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I see negative space as a fascinating concept— both photographically and philosophically.

Seek emptiness

Tokyo, 2012
Tokyo, 2012

In Taoism/Zen, they say that emptiness is the most valuable thing.

For example, the value of a cup is the emptiness within the cup (which can be eventually filled).

The value of a house is the negative or the empty space within.

Less is more

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In photography, we start off with a blank slate. We start off with our viewfinder and frame. We decide what to include in the frame, and what to exclude from the frame.

The more emptiness and negative space we have in our frame, the more focus we can give to our subjects.

The portrait photographer Richard Avedon knew this well— in his “street portraits” of his project “In the American West” — he photographed people just against white backdrops. This allowed there to be no distractions. Only focus on the subjects.

I find it is beneficial to have negative space in the frame— which allows the viewer’s eyes to look around the frame. Not only that, but having some negative space allows the subject in your frame to move around as well.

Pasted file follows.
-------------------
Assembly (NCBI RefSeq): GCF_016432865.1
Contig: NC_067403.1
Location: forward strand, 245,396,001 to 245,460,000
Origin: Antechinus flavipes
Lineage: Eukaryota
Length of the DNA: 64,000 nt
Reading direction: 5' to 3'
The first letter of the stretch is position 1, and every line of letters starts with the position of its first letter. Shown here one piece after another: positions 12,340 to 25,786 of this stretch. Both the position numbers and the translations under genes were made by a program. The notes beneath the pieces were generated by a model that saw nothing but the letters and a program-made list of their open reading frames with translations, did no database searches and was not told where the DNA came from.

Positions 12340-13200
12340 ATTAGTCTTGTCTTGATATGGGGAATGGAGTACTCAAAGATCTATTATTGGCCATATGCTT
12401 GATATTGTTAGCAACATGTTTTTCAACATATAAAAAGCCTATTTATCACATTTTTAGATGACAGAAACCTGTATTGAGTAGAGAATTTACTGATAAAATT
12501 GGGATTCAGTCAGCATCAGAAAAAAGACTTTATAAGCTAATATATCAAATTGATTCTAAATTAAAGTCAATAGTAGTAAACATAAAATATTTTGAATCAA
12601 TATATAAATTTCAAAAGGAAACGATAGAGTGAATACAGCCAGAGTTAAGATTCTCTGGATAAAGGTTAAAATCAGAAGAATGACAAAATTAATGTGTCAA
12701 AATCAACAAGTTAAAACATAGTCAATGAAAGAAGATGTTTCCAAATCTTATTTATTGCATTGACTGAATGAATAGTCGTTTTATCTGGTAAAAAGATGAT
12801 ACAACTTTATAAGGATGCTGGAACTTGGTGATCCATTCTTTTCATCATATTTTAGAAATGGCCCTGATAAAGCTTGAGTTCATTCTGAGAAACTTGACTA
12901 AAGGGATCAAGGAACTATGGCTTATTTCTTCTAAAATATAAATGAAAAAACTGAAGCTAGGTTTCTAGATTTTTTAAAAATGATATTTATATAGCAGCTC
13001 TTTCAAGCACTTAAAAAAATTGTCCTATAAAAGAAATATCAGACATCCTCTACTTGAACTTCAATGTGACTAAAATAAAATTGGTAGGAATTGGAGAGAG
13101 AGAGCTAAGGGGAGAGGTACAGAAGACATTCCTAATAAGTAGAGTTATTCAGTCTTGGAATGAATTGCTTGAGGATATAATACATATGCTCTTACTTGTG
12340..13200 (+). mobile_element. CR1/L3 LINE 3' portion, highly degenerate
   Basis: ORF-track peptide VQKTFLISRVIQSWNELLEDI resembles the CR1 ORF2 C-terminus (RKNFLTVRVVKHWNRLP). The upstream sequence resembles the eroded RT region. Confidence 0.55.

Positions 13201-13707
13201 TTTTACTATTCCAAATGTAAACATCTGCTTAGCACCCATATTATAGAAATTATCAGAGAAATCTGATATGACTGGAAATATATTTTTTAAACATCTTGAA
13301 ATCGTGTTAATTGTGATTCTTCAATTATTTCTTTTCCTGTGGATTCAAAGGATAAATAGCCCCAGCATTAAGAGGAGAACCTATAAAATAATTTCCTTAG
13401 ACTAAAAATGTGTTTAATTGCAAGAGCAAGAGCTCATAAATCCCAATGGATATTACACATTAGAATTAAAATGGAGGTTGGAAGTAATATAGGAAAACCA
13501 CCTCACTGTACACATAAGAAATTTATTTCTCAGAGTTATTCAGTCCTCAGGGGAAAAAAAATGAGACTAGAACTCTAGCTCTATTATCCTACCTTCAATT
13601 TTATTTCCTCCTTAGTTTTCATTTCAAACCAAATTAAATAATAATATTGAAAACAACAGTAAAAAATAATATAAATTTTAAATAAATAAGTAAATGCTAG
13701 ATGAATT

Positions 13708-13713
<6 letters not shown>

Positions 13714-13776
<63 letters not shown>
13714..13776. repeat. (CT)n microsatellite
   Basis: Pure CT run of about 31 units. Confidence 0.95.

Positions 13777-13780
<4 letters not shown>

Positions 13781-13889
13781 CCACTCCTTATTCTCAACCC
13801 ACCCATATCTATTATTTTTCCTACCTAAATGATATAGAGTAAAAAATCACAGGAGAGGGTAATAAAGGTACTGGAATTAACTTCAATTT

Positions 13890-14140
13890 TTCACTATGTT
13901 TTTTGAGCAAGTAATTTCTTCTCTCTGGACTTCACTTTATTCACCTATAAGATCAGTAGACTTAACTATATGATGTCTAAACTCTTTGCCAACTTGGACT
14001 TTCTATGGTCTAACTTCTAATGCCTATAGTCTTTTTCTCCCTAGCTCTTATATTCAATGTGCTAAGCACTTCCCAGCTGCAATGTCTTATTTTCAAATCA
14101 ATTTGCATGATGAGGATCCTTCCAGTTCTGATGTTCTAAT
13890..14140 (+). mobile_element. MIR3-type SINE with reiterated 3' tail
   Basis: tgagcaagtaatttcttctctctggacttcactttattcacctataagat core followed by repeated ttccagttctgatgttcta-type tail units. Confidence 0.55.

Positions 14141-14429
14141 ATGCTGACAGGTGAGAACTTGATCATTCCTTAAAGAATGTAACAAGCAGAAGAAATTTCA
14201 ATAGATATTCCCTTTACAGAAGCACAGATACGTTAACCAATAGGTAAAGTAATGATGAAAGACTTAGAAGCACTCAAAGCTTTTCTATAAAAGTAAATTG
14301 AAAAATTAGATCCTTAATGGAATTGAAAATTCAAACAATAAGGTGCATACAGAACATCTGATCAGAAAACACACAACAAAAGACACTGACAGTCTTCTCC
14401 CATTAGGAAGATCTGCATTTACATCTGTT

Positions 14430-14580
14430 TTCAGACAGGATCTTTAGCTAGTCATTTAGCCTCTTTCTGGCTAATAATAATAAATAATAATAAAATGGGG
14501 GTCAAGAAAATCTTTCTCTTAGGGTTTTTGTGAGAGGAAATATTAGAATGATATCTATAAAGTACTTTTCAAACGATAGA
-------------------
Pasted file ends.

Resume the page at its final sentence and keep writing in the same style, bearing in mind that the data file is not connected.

A very simple example is if you have a photo of a subject walking, leave some negative space in front of them, so you will give your subject some room to breathe, and some room for them to walk into the frame.

How to photograph negative space effectively?

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Honestly, there is no science behind negative space in photography. For me, negative space is like poetry. You just need to follow your gut.

  1. My practical suggestion is when you’re shooting, start with a blank slate. Start off with a simple and clean background, then add your subjects.

  2. Or another way: start off with a busy scene, and try to subtract clutter from your frame.

  3. Also when you’re shooting, think of the #1 focus you want in your frame. Who is your primary subject? Are the other elements in the frame adding to the photo, or distracting from the photo?

Photography is like sculpture

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Be like a sculptor in your photography. Keep chipping away and chiseling away the superfluous stone, until you uncover the beautiful statue within.

Keep it simple,
Eric

Learn more: Composition Lessons >